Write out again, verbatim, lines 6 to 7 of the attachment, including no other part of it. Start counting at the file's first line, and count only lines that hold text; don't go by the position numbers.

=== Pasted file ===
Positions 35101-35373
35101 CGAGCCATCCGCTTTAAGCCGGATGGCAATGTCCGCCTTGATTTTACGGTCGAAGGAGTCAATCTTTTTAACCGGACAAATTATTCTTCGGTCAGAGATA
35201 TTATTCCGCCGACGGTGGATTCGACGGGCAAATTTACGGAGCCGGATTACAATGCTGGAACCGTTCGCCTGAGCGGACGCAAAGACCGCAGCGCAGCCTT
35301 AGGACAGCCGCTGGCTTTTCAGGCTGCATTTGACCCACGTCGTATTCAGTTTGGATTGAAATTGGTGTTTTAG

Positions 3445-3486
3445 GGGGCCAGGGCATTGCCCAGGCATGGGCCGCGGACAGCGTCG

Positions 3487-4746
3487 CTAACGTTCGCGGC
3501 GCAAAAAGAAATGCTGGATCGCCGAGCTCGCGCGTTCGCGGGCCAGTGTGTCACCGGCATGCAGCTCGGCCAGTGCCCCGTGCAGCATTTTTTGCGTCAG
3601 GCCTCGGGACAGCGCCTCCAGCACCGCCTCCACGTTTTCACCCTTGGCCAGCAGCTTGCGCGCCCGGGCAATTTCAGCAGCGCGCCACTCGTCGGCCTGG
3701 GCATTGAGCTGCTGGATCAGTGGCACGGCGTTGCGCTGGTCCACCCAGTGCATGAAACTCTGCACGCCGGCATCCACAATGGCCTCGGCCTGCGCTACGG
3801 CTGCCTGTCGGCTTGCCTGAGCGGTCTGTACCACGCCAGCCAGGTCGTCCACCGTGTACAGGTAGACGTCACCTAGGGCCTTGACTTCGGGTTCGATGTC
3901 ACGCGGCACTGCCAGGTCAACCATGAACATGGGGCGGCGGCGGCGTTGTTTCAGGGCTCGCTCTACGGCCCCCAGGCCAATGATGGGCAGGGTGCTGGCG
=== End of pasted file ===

3445 GGGGCCAGGGCATTGCCCAGGCATGGGCCGCGGACAGCGTCG

Positions 3487-4746